Bank of America Sold ‘Zombie Debt’ to Collectors, Here are 5 Things You Can Do about It

People often hire a Las Vegas bankruptcy lawyer when their credit card debt overwhelms them. In these circumstances a negotiation with the bank or a Chapter 7 bankruptcy filing will usually clear up the matter. However, that assumes the debts are legitimate to begin with. A recent article in the American Banker illustrates what can happen to individuals whose debts are sold to collection agencies. Apparently, Bank of America did just that without “any representations, warranties, promises, covenants, agreements, or guarantees of any kind or character whatsoever” as to the validity of the debt. In other words BoA managed to sell debts that were paid off or discharged in bankruptcy to collectors who then attempted to enforce those debts. The term for these kinds of debts is “zombie debt”—it comes back from the grave even after you kill it.

If you have old debts that you’re unsure you paid off, here are 5 steps you can take to ensure zombie debt collectors don’t come for your money.

(1)  Check your credit report. Everyone can see their credit report for free from the three credit reporting agencies once every 12 months. If you don’t know what happened to your debt, this is the first place to look.

(2)  If any entry on the report reads, “defaulted” or “charged off,” then you should try to resume payment on those debts.

(3)  If it reads “discharged,” “charged-off settled,” or “charged-off paid” have either successfully shed the debt in bankruptcy or settled it with the creditor.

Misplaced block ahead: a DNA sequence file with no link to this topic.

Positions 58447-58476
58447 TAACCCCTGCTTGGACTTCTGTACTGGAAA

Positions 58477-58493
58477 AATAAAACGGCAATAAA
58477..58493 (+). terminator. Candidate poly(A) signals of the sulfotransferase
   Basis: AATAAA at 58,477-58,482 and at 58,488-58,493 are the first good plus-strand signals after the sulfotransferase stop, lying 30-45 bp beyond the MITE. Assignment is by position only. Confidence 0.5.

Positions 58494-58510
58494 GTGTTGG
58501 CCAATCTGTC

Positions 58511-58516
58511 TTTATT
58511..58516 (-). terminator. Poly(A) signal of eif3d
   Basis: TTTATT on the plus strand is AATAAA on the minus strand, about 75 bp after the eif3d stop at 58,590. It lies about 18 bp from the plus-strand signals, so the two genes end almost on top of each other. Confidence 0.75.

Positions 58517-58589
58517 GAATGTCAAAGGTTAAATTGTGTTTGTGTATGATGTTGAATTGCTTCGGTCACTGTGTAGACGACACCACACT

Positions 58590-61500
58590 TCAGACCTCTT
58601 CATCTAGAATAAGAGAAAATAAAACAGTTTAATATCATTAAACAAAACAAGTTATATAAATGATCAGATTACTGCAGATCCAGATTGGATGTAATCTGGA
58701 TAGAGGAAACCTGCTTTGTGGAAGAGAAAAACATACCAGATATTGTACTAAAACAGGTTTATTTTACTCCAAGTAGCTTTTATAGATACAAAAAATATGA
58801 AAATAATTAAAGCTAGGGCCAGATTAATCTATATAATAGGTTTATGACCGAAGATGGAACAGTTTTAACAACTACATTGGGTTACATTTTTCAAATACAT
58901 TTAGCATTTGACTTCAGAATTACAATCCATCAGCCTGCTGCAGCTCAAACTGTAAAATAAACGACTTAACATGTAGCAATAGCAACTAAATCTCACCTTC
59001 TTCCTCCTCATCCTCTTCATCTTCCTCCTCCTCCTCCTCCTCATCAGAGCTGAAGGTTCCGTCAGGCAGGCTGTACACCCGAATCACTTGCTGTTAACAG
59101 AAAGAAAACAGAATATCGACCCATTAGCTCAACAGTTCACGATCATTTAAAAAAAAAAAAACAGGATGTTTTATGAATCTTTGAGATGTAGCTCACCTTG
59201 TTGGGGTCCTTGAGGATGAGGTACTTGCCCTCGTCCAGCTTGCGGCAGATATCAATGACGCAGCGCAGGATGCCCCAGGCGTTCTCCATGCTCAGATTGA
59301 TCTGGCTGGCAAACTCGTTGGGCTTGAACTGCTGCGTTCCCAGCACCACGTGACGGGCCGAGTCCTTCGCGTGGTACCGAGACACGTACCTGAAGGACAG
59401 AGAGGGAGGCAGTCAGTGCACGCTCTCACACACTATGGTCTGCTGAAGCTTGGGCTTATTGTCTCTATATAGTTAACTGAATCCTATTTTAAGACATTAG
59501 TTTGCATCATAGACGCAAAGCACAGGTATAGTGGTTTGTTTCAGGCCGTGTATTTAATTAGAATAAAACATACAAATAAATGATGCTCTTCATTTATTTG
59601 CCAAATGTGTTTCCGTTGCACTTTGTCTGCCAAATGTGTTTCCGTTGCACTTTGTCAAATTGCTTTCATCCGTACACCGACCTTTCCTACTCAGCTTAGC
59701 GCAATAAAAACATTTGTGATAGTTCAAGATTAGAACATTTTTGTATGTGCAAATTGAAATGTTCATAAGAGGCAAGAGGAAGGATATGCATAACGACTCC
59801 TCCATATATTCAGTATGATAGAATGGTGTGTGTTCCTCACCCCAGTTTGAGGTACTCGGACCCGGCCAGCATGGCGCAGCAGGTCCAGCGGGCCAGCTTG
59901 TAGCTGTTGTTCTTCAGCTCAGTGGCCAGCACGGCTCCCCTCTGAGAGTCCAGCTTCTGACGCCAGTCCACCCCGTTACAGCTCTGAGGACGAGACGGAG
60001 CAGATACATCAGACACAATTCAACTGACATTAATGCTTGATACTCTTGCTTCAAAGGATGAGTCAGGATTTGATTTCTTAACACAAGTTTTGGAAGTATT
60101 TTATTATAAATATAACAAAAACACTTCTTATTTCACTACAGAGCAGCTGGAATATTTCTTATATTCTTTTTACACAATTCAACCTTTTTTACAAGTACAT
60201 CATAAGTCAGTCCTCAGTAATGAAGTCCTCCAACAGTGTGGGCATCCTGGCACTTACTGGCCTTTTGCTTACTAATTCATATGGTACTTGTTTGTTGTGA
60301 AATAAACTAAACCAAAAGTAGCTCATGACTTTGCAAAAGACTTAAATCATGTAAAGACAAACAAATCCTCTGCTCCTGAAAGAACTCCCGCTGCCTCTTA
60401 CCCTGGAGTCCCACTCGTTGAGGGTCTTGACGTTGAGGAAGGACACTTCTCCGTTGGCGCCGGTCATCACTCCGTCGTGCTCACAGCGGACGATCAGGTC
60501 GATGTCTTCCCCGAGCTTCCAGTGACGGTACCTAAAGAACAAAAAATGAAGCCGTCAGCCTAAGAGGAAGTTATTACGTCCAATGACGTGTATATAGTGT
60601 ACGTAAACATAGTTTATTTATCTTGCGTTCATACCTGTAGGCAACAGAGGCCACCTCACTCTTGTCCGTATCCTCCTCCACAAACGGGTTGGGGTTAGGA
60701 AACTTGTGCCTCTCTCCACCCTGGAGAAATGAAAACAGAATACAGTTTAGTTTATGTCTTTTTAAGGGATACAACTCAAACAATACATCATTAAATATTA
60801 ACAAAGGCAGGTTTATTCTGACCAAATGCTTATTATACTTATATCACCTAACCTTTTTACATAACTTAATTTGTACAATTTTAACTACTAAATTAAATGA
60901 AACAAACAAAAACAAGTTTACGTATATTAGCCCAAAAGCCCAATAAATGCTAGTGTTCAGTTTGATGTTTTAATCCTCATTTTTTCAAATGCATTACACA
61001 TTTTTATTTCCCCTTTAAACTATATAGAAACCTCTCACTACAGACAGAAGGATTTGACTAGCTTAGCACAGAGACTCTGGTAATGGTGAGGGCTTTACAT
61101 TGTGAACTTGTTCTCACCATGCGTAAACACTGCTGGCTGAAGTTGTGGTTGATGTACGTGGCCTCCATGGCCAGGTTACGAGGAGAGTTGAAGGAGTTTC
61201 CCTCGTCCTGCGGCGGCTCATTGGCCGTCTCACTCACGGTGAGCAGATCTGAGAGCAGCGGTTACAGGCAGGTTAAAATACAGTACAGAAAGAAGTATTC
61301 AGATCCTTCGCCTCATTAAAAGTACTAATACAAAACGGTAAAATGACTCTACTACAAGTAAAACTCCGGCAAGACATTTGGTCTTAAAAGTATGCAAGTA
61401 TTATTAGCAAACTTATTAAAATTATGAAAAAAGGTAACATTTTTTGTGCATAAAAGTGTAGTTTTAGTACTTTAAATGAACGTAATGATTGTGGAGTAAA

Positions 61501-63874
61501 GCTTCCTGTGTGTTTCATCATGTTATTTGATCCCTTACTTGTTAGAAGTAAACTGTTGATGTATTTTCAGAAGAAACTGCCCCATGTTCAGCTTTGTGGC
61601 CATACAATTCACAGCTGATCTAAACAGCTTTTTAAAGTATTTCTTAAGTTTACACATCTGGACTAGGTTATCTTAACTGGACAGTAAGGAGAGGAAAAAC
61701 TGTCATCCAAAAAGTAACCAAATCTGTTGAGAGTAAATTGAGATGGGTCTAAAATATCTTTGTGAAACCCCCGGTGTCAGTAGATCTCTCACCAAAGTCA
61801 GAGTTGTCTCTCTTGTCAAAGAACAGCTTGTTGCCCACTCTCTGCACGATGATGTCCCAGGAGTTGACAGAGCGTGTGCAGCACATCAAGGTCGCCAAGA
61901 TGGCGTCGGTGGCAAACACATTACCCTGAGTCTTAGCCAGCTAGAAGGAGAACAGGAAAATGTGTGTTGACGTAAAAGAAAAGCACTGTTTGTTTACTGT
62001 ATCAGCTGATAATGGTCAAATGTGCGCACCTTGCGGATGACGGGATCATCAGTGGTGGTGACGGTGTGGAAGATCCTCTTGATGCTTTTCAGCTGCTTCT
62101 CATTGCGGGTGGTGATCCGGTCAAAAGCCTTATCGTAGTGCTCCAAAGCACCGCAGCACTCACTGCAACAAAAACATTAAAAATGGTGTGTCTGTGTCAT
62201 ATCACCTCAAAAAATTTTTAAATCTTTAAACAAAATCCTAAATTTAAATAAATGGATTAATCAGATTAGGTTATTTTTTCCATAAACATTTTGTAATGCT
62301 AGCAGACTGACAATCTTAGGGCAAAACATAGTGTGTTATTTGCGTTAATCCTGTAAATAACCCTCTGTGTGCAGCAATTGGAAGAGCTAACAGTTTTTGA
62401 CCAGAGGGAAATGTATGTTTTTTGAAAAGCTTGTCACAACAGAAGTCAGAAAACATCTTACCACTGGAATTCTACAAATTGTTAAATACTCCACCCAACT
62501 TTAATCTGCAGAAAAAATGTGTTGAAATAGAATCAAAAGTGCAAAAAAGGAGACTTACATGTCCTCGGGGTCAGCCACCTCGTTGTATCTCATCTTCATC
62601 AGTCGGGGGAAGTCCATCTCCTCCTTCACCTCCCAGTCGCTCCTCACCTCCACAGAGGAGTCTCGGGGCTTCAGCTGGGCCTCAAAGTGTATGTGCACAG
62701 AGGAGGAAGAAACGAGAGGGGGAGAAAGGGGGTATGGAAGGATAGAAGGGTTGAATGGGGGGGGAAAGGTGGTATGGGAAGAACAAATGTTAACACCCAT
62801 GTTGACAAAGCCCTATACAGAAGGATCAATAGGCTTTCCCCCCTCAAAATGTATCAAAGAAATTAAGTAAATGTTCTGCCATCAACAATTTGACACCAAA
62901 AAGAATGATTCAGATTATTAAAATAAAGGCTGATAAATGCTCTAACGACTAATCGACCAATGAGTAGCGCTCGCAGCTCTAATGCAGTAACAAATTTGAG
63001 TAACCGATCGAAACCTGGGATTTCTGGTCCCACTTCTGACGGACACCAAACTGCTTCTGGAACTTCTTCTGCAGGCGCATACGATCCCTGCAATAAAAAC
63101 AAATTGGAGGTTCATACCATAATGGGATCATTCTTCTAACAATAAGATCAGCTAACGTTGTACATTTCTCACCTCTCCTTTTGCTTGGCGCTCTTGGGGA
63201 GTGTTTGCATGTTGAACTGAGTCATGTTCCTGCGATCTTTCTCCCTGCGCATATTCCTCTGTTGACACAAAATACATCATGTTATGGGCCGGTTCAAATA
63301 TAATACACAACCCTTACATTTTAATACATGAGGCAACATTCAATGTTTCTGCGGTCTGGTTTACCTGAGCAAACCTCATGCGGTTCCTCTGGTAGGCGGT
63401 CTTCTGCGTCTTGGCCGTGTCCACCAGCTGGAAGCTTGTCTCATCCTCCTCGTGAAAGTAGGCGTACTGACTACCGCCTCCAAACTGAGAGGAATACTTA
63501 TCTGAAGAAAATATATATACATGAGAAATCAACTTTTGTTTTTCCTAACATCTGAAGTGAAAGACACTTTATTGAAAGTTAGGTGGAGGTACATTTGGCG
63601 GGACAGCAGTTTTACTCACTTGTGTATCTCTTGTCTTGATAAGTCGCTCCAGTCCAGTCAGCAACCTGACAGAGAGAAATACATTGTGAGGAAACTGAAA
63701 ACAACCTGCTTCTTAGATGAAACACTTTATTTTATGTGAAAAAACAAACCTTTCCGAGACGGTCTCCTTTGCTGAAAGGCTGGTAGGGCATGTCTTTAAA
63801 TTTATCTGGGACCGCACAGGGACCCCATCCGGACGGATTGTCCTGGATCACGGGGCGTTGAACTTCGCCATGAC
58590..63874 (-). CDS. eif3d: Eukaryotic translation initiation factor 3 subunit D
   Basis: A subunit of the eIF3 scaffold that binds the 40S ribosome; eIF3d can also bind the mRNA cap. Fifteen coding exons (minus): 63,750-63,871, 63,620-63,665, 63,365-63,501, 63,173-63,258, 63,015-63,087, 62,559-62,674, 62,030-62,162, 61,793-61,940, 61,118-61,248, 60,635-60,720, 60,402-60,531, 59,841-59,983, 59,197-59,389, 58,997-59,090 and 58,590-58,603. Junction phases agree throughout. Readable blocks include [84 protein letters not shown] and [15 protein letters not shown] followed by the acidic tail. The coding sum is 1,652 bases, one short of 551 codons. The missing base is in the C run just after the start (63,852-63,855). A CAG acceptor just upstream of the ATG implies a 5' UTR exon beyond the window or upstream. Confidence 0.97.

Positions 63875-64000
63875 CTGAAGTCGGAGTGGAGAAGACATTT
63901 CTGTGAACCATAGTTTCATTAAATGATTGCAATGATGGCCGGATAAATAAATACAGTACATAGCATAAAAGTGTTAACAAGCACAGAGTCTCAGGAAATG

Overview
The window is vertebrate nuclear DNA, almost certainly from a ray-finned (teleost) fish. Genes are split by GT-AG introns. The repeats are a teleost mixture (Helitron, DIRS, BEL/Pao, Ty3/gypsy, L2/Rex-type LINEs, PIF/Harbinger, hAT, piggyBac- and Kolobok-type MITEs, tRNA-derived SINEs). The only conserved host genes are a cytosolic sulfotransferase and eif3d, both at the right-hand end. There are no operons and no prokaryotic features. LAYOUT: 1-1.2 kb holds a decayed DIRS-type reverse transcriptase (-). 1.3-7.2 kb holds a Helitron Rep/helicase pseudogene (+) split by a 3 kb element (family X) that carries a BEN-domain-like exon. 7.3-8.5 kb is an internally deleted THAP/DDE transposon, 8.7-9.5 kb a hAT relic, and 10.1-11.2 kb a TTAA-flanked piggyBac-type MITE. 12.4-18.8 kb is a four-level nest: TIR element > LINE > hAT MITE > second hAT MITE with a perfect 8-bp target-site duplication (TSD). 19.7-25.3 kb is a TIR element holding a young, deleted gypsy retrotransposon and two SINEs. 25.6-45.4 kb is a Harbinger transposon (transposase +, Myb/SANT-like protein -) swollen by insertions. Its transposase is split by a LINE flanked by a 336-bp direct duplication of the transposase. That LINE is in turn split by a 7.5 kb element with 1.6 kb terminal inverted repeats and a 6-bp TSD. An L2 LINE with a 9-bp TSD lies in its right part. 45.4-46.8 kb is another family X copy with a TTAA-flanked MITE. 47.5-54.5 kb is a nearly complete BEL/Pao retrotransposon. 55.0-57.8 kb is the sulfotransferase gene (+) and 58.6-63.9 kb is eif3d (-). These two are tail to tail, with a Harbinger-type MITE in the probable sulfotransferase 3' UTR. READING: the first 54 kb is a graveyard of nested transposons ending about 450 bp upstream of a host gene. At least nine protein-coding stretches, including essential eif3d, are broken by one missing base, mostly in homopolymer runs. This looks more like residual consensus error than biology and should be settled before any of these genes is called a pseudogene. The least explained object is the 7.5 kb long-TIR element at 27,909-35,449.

(4)  If someone calls you about debts that you have paid off, settled, or discharged, they’re trying to collect on zombie debt. In these circumstances, hire a Las Vegas bankruptcy lawyer to defend yourself. If the collector sues you, assert any relevant defenses, such as the statute of limitations running out, or failure to state a claim.

(5)  Alternatively, you can sue the collector for violating the federal Fair Debt Collection Practices Act and Fair Credit Reporting Act, which can allow you to claim punitive damages, and if you discharged the debt, you can hold the collector in contempt for violating the discharge order.

Zombie debt is something no one should have to deal with, but if you are being contacted by a debt collector claiming you owe it money, it’s important to confront them directly.

For more questions about bankruptcy in Las Vegas, please feel free to contact an experienced Haines & Krieger Las Vegas bankruptcy attorney for a free initial consultation. Call us at 702-880-5554 to set up your free consultation.

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